HOLLYWOOD, Fla. -- Nothing that Federal Reserve Bank chairman Ben Bernanke, Treasury Secretary Timothy Geithner or President Barack Obama can do will prevent the United States economy from coming apart, under the weight of public and private debt.

"No amount of government stimulus will prevent it,'' said Harry S. Dent Jr. in his keynote address Monday morning to the Bank Insurance and Securities Association conference here. That's because additional stimulus, driven by more federal borrowing, will have less and less effect on the economy, much like the dwindling effect of more cocaine on a crack addict.

"Our code word for it, a couple years from now, we think it's going to be Humpty Dumpty,'' said the economics forecaster and author of a 2009 book that forecast that a second Great Depression would hit the United States by the end of 2010.

That depression is still on the way, because of the long-term impact of the country's aging population (meaning less income and more demands on it) and growing debt in all sectors ($102 trillion, from all sources).

"All the king's horses, all the king's men could not put Humpty Dumpty back together again," he said.

The same great fall will come to the United States because of debt that is not being removed from the system. "The government is trying to prevent this,'' Dent said, which is "not good policy long-term."

Here are the sources of debt, in the Dent accounting:

  • $15 trillion of federal borrowing (up from $5 trillion when the second George Bush took office in 2001)
  • $17 trillion of financial debt (Wall Street buying up mortgage loans)
  • $11 trillion of corporate debt
  • $14 trillion of consumer debt
  • $46 trillion of unfunded federal liabilities, in Social Security and health care

This debt will have to be restructured, Dent said.

Some of it can be fairly easily adjusted, like Social Security. There, the retirement age can be raised and benefits can be cut.

But other debt will have to be wiped off the books, before the economy can regenerate itself. In the Great Depression, this took three years -- and average household incomes started rising thereafter.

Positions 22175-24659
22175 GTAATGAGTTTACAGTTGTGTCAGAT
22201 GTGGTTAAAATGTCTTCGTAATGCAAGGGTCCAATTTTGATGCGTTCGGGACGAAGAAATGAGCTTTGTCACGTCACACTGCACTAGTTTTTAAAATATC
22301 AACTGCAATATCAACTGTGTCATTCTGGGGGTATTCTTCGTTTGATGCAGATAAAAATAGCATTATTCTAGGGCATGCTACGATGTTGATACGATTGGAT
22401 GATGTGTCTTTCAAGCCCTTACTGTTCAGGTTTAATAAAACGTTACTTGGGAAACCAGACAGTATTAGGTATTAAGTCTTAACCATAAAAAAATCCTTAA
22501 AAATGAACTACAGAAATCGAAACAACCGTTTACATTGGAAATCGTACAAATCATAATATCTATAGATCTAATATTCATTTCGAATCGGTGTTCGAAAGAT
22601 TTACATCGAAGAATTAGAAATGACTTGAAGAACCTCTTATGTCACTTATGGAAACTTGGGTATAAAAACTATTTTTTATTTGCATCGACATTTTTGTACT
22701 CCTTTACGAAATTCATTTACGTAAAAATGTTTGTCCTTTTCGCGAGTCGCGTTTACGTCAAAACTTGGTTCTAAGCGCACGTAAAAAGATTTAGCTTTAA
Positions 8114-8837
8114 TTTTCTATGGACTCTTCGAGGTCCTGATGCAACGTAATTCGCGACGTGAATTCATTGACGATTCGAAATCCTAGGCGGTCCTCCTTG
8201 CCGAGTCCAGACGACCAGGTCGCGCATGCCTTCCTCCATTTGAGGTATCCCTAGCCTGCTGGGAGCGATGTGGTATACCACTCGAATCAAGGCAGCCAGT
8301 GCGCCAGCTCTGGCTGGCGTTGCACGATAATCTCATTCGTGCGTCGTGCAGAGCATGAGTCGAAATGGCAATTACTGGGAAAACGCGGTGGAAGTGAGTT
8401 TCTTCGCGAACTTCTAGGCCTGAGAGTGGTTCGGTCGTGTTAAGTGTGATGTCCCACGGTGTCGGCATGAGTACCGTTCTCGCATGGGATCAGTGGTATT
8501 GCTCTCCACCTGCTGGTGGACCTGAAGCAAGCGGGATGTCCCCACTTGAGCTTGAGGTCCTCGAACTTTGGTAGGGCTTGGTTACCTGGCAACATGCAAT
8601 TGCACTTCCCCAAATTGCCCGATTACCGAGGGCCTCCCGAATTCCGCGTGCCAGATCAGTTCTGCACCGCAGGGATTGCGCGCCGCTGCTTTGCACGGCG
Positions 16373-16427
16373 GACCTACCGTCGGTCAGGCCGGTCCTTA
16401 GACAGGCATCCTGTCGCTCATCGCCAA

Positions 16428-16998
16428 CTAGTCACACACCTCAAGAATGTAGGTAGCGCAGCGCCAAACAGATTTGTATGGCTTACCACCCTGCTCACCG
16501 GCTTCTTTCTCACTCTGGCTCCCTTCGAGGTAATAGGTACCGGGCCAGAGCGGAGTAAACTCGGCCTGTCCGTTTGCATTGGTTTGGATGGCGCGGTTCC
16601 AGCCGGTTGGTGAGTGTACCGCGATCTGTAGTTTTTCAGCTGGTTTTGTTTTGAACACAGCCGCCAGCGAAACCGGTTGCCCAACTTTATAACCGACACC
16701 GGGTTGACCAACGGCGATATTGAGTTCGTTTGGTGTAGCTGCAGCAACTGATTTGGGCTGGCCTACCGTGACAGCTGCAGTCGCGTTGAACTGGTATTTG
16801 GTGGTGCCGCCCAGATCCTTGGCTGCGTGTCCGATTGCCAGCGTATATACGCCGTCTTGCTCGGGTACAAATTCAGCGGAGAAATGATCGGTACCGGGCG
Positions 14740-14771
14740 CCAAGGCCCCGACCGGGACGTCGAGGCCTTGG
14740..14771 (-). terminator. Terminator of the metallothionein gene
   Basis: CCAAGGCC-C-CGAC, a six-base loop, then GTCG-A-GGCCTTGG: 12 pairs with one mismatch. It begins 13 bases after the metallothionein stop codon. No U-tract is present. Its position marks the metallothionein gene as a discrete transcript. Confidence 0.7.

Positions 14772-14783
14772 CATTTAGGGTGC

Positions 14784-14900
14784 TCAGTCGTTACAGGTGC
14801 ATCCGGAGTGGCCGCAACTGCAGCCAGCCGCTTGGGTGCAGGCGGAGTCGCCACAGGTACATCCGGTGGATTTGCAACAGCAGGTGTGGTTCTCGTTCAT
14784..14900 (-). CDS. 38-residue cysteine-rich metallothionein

In Japan, however, toxic debt has only been slowly removed. And its economy has essentially remained the same size from 1991 to 2011.

The current levels of debt are not sustainable, he said. By 2020, the interest paid on the nation's debt will exceed spending on entitlements or the national defense, he said.

The immediate result will be deflation. Housing prices, which have gone down about 33 percent since the peak of that bubble, are probably going down another like amount, for instance. At the top of the bubble, individuals were borrowing 9.2 times pre-tax income. That's likely to go back toward the 3.3 times that existed in January 2000 and pretty much of the course of real estate lending in the 20th Century.

But, he said, "deflation is not a bad thing. It's just a season" in the course of the life cycle of an economy.

He said he expects the rich to be hardest hit by the new depression, hit by a double whammy of falling real estate prices and rising taxes. Upper middle income households are likely to fair the best, with increasing assets in retirement and investment accounts as they approve retirement.

Historically, he said, individuals spend the most at age 46 -- which, in baby boomer terms would have been in the '90s -- and have the greatest net worth at age 64 ... which is for more and more of them, now.

"Now (economists) tend to think that the government can wave a magic wand and that the greatest financial crisis since the early '30s is just going to go away,'' he said. "We don't see that."

Based on the same basic proposition that the key to economic growth is more babies and aging drives contraction, Dent predicted the boom of the '90s. When the Dow was at 2,000, coming out of the 1987 crash, he predicted it would reach 10,000.

Later, however, he predicted it would hit 40,000, which never happened.

He also lent his name and some advice to a mutual fund based on his approach to demographic trends.  That fund lasted six years.

Currently, there is an exchange-traded fund (symbol: DENT) based on Dent's methodology for identifying economic trends through demographic analysis.

The investment adviser of the fund is AdvisorShares Investments, LLC. The sub-advisor of the Fund is H.S. Dent Investment Management, LLC.



  • "Economists are people who aspire to be accountants but just didn't have the personality."
  • Economists "tend to focus too much on the symptoms and not the real cause of our economic growth."
  • "It is actually sex that drives our economy. And if economists had more sex, they'd actually understand that."